Theo Wargo/Getty Images

King, John Mellencamp, and T Bone Burnett collaborated on a musical, Ghost Brothers of Darkland County, which made its debut in 2012. The story is based on a house that Mellencamp bought in Indiana that came complete with a ghost story. Legend has it that three siblings were messing around in the woods and one of the brothers accidentally got shot. The surviving brother and sister jumped in the car to go get help, and in their panic, swerved off the road right into a tree and were killed instantly. Of course, the three now haunt the woods by Mellencamp's house.

6. HE PLAYED IN A BAND WITH OTHER SUCCESSFUL AUTHORS.

King played rhythm guitar for a band made up of successful writers called The Rock Bottom Remainders. From 1992 to 2012, the band "toured" about once a year. In addition to King, Amy Tan, Dave Barry, Mitch Albom, Barbara Kingsolver, Matt Groening and Ridley Pearson were just some of its other members.

7. HE'S A NATIVE MAINER.

A photo of Stephen King's home in Bangor, Maine.
By Julia Ess - Own work, CC BY-SA 3.0, Wikimedia Commons

King writes about Maine a lot because he knows and loves The Pine Tree State: he was born there, grew up there, and still lives there (in Bangor). Castle Rock, Derry, and Jerusalem's Lot—the fictional towns he has written about in his books—are just products of King's imagination, but he can tell you exactly where in the state they would be if they were real.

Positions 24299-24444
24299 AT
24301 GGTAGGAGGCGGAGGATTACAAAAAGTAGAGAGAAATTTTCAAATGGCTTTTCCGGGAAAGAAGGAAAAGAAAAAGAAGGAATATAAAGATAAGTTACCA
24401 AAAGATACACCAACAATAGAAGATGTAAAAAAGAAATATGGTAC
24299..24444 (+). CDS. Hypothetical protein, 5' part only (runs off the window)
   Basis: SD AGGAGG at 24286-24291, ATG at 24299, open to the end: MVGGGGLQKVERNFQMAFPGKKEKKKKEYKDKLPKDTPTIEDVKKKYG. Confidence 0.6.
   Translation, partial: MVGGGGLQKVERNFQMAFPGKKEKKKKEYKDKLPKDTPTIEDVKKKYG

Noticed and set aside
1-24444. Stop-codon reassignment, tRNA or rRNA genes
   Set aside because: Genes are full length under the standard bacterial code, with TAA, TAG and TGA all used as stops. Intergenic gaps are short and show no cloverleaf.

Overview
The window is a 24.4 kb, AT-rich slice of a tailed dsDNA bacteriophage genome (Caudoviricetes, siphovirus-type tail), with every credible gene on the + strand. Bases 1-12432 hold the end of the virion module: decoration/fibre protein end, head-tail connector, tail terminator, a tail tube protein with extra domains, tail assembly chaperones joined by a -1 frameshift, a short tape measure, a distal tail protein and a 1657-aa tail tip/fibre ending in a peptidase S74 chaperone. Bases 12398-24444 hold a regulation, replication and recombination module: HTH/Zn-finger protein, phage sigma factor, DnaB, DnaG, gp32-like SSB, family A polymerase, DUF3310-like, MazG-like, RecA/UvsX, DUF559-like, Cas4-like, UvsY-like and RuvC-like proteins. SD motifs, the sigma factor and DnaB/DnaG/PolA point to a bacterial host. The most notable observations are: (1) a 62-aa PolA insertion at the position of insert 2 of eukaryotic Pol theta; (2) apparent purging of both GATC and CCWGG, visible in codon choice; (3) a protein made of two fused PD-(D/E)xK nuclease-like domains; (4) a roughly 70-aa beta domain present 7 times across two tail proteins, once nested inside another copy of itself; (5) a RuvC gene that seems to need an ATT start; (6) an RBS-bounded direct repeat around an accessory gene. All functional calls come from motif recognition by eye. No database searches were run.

8. HE HAS BATTLED DRUG AND ALCOHOL PROBLEMS.

Throughout much of the 1980s, King struggled with drug and alcohol abuse. In discussing this time, he admitted that, "There's one novel, Cujo, that I barely remember writing at all. I don't say that with pride or shame, only with a vague sense of sorrow and loss. I like that book. I wish I could remember enjoying the good parts as I put them down on the page."

It came to a head when his family members staged an intervention and confronted him with drug paraphernalia they had collected from his trash can. It was the eye-opener King needed; he got help and has been sober ever since.

9. THERE WAS A RUMOR THAT HE WROTE A LOST TIE-IN NOVEL.

King was an avid Lost fan and sometimes wrote about the show in his Entertainment Weekly column, "The Pop of King." The admiration was mutual. Lost's writers mentioned that King was a major influence in their work. There was a lot of speculation that he was the man behind Bad Twin, a Lost tie-in mystery, but he debunked that rumor.

10. HE IS SURROUNDED BY WRITERS.

A photo of Stephen King's son, author Joe Hill
Joe Hill
Alberto E. Rodriguez/Getty Images

Stephen isn't the only writer in the King family: His wife, Tabitha King, has published several novels. Joe, their oldest son, followed in his dad's footsteps and is a bestselling horror writer (he writes under the pen name Joe Hill). Youngest child Owen has written a collection of short stories and one novella and he and his dad co-wrote Sleeping Beauties, which will be released later this month (Owen also married a writer). Naomi, the only King daughter, is a minister and gay activist.